Friday, June 7, 1996 | return to: local


Gold Country Jews battling preservationists over cemetary

by LESLEY PEARL, Bulletin Staff

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It's been 106 years since the last Jew was buried at the Nevada City Pioneer Jewish Cemetery.

Louis Dreyfuss died in 1890. He was 65. The owner of Nevada City's Milwaukee Brewery and United States Bakery and a father of 12, Dreyfuss remained in Gold Country longer than most Jews.

The majority left in 1875. Until about 30 years ago, there weren't any Jews to follow in either his footsteps or his final resting place. The Nevada Hebrew Benevolent Society, the original trustee of the cemetery, was defunct.

Today Jews have returned to Nevada County and the situation "has changed considerably," said Dr. Arnold Adicoff, a member of the 100-plus family Nevada County Jewish Community Center.

The NCJCC owns a building, conducts services, social programs, and Judaic and Hebrew classes. It maintains a lay rabbi who officiates at weddings and b'nai mitzvah -- but not at funerals.

The NCJCC doesn't have access to the pioneer cemetery.

That's because the land is under the aegis of the Commission for the Preservation of Pioneer Jewish Cemeteries, which took over as successor trustee in 1974.

In an effort to forge a cradle-to-grave Jewish community, NCJCC members want to reclaim the pioneer cemetery. Adicoff, chairman of the NCJCC Cemetery and Burials Committee, is spearheading the campaign.

"A cemetery is one of the first things a Jewish community sets up," he said.

Nevada City lacked a Jewish community when the Commission for the Preservation of Pioneer Jewish Cemeteries and Landmarks filed a petition in Nevada County Superior Court for successor trustee status, on Oct. 15, 1964.

The commission petitioned the court for the right to oversee the property "for the benefit of the Jewish community of Nevada City, for the specific purpose of maintaining a burial ground upon said property," .

The commission now maintains seven such properties in Gold Country -- including cemeteries in Marysville, Sonora and Nevada City. Over the years it maintained these cemeteries when there was no Jewish community to do so.

But in a recent letter to the commission, Adicoff wrote: "The Nevada County Jewish Community Center, a nonprofit religious corporation, is now ready, willing, and able to maintain the cemetery for the benefit of the local Jewish community.

"It now appears appropriate for the NCJCC to take its rightful place as successor to the Nevada Hebrew Benevolent Society."

The NCJCC is requesting that the commission voluntarily resign as trustee and consent to the appointment of the NCJCC as successor trustee. However, commission members say they can't turn the land over to the NCJCC.

"We have an obligation to preserve historic landmarks," said Seymour Fromer, executive director of Berkeley's Judah L. Magnes Museum and secretary and treasurer of the commission.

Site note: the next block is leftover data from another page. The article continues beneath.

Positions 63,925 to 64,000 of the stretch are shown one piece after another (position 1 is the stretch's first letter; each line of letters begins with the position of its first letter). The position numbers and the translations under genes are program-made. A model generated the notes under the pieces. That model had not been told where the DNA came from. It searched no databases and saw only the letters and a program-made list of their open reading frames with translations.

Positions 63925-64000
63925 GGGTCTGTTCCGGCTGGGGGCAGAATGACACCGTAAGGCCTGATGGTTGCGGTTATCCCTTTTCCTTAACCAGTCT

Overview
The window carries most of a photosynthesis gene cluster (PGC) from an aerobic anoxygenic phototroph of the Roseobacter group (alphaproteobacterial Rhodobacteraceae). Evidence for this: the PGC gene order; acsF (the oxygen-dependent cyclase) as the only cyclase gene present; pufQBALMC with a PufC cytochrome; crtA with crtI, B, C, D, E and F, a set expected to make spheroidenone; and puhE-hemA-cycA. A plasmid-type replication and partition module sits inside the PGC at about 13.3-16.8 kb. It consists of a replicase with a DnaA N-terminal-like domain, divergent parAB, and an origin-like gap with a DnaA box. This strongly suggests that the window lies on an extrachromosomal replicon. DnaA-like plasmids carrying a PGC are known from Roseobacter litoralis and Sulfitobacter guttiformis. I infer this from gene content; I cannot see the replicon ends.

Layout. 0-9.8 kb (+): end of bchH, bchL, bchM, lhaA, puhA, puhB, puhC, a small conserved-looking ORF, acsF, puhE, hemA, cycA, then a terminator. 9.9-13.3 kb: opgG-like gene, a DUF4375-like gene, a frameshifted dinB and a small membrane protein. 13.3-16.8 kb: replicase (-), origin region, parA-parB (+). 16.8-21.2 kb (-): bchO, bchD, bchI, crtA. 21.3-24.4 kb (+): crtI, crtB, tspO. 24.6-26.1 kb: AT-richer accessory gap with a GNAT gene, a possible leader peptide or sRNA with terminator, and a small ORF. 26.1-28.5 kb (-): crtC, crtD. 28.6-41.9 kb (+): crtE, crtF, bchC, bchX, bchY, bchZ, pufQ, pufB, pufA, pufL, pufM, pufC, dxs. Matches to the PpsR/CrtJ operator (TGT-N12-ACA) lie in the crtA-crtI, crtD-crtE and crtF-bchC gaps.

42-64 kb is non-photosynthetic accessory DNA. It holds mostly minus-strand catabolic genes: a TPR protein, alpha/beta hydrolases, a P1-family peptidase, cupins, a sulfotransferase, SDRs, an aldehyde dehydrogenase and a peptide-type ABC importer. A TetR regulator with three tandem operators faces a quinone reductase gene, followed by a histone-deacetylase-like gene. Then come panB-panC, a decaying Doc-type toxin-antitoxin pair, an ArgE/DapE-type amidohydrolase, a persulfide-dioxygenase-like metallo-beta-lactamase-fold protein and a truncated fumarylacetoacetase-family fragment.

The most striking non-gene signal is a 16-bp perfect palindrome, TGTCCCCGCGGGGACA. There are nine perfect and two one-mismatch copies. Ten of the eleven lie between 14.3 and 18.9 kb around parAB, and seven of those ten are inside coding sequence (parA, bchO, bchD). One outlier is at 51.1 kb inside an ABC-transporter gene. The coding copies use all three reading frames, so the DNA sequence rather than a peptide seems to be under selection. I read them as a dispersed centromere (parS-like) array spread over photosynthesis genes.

"When we go to the courts and ask for permission to preserve [an area], we are pledging that they remain historic landmarks. We can't go into the work of operating a cemetery."

Fromer, in a letter to Adicoff, wrote: "The Commission does not want to undertake any kind of joint venture for use of the property as an ongoing cemetery business. Nor is the Commission in a position to transfer the property to any organization for any use, including a cemetery business.

"For the Commission to transfer a portion of one of the memorial parks would prevent the Commission from fulfilling [its] obligations...Transferring the property would also undermine the Commission's credibility."

But the NCJCC is not asking the commission to change its mission or its operation, Adicoff said. The NCJCC would like the commission to maintain the 20 pioneer graves on an approximately quarter-acre plot now fenced off, while the NCJCC takes over the vacant 1.3 acre parcel.

"The cemetery is outside the historic district of Nevada City. There are no ordinances in our way," Adicoff said. "In 1856 the land was zoned a Jewish cemetery and remains so to this day.

"We can't buy or rezone the property. We won't trespass on the historic section. But this land is lying fallow."

Adicoff estimates the vacant section of the cemetery could hold 500 graves -- which would be sufficient for the next 75 to 100 years.

For now, bodies are flown back to families and birthplaces for burial in such places as Los Angeles and New York. The commission suggests the NCJCC attempt to work with a general cemetery and establish a Jewish section.

Adicoff called the commission's solution "unacceptable."

"We'd have to make all sorts of special provisions. Like marking off 6-foot separations between graves," he said. "Besides, why start a new Jewish cemetery when one is already zoned as such in Nevada City?"

Fromer, however, maintains the vacant area "is being preserved as part of the historic cemetery" and cannot convert into a working burial site.

"There is no zoning for new burials," Fromer said. "We are bound by our charter to operate as a historic landmark."

Adicoff disputes that reasoning. The only reason the commission is denying the NCJCC's request is because "they would lose control," Adicoff said.

"We're grateful to the Magnes and the commission that they took care of this land during an interim period," he said.

"But now we're ready to take over."

Copyright Notice (c) 1995, San Francisco Jewish Community Publications Inc., dba Jewish Bulletin of Northern California. All rights reserved. This material may not be reproduced in any form without permission.


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